Tag: Buddha

Story of the Golden Bowl going upstream

An account narrates a miracle in the Buddha’s life involving a golden bowl. It goes like this:

One day, Buddha had a vivid dream and interpreted it to mean the day he would achieve his enlightenment.

He went to have his meal of the day at the house of a devotee named Sujata. She was a rich noblewoman who believed in charity and providing to bhikkus.

She served him his meal in a golden bowl, offering it to him along with the food. Gautama asked her as to what shall he do with the bowl. To which she said that it belonged to him and he can do whatever he wishes with it. He remarked that he had no use of such a bowl, to which she told him that it would be rude of her to not offer the bowl despite offering the food.

Thus, he left with the bowl in his hands. He came across banks of a river and bathed and ate. Now that the bowl was empty, he threw it into the water as he said “If I am to become a Buddha today, then may the bowl go upstream, else let it go with the current.”

The bowl is said to have floated out of the river and have went upstream, eventually disappearing in a whirlpool. Said to have eventually gone to where bowls of previous Buddhas too went when they were emptied and thrown.

Thus, Buddha ventured forth to find a suitable spot along the river to meditate. Evening came and he discovered a tree of Peepal, now considered the Bodhi tree, or the “Tree of Knowledge”.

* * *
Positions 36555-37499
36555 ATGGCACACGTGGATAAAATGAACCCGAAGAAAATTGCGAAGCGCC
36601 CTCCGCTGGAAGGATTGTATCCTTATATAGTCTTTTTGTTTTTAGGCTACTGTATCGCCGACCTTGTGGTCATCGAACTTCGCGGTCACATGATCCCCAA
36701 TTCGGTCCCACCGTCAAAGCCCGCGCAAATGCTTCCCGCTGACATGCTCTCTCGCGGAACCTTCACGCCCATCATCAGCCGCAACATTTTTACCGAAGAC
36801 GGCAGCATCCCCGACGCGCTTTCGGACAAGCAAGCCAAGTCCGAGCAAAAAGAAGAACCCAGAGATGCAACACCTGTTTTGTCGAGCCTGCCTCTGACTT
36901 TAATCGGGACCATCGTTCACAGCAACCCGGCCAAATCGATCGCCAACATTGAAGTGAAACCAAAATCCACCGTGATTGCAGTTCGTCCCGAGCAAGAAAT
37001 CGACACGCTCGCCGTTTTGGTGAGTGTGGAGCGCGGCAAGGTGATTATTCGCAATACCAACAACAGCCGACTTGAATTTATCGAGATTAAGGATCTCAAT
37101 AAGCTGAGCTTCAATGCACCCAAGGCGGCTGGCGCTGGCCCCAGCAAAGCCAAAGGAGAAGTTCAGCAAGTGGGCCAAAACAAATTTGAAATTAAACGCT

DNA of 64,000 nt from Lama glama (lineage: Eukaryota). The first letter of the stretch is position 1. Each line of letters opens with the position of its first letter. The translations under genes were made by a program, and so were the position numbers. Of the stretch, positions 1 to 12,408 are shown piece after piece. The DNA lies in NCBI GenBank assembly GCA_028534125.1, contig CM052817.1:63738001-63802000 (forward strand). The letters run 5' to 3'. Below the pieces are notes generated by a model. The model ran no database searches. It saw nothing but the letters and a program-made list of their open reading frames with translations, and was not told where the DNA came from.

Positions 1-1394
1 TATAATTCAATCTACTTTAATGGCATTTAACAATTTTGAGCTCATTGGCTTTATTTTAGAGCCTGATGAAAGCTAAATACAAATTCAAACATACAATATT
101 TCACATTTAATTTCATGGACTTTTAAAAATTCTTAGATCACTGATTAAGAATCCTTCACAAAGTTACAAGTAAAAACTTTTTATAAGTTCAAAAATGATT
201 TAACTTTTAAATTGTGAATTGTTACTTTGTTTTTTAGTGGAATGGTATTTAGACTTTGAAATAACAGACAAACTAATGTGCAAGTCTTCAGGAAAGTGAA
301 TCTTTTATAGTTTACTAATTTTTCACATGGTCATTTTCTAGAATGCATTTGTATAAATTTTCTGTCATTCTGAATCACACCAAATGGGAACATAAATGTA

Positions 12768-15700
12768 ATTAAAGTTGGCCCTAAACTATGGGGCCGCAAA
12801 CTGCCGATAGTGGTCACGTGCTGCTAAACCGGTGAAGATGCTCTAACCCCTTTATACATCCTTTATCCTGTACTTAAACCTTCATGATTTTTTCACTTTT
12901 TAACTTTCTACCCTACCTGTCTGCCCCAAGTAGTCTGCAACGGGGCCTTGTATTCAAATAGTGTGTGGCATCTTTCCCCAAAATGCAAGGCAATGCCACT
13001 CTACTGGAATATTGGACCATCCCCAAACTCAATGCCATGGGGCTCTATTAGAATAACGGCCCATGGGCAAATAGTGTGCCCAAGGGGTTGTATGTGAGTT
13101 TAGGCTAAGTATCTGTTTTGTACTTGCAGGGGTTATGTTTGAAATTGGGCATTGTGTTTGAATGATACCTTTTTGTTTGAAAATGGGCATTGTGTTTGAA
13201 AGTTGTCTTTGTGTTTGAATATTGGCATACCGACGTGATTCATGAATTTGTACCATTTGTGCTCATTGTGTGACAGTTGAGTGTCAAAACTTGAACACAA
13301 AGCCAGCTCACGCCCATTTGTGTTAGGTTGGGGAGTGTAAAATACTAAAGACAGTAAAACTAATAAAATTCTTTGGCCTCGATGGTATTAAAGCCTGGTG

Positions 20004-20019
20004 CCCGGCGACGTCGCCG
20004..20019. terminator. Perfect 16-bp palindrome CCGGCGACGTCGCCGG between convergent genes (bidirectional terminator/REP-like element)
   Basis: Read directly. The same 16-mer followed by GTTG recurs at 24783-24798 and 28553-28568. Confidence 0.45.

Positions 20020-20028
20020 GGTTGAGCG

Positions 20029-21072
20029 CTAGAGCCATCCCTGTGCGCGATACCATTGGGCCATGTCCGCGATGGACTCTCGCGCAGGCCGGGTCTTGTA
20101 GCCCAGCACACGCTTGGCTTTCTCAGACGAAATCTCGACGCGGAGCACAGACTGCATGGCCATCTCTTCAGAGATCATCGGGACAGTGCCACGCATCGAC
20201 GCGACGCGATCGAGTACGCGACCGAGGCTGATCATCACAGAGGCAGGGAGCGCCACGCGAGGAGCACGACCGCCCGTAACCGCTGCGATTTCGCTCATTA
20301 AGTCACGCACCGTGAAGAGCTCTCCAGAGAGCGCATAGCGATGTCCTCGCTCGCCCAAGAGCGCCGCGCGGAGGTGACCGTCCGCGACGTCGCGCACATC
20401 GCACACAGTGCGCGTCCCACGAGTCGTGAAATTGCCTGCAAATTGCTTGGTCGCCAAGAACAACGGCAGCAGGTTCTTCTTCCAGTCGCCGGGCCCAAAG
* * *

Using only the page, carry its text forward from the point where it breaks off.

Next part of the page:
He came across a man reaping grass. The reaper is said to have given him eight handfuls of grass for his seat.

Gautama then sat under the tree and began meditating with the strongest resolve to attain the supreme truth.

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The Buddha’s Discovery of the Middle Path

Siddhartha Gautama discovered the Middle Path upon contemplation of his practiced lifestyles. He understood that the moderate path with no extremes would be the best.

Now that Gautama had seen and practiced both extremes of life, he had realised that neither of the two extremes would do any good to him or any individual who would indulge in them. He was now convinced that self harm was no good. Despite the fact that it was considered essential for enlightenment in his day, it actually weakened the body and intelligence.

He thus gave up this extreme of painfulness as he had given up indulgence in his life as a prince. He then thought about swaying towards neither side but rather living a life which would be the mean of these two. This would later be known as the Middle Path.

Gautama then recalled the ploughing incident in his childhood and how he had attained the first jhāna. He realised that this was the path of enlightenment; by living by the Middle path and meditating as he did back then, he can attain his goal.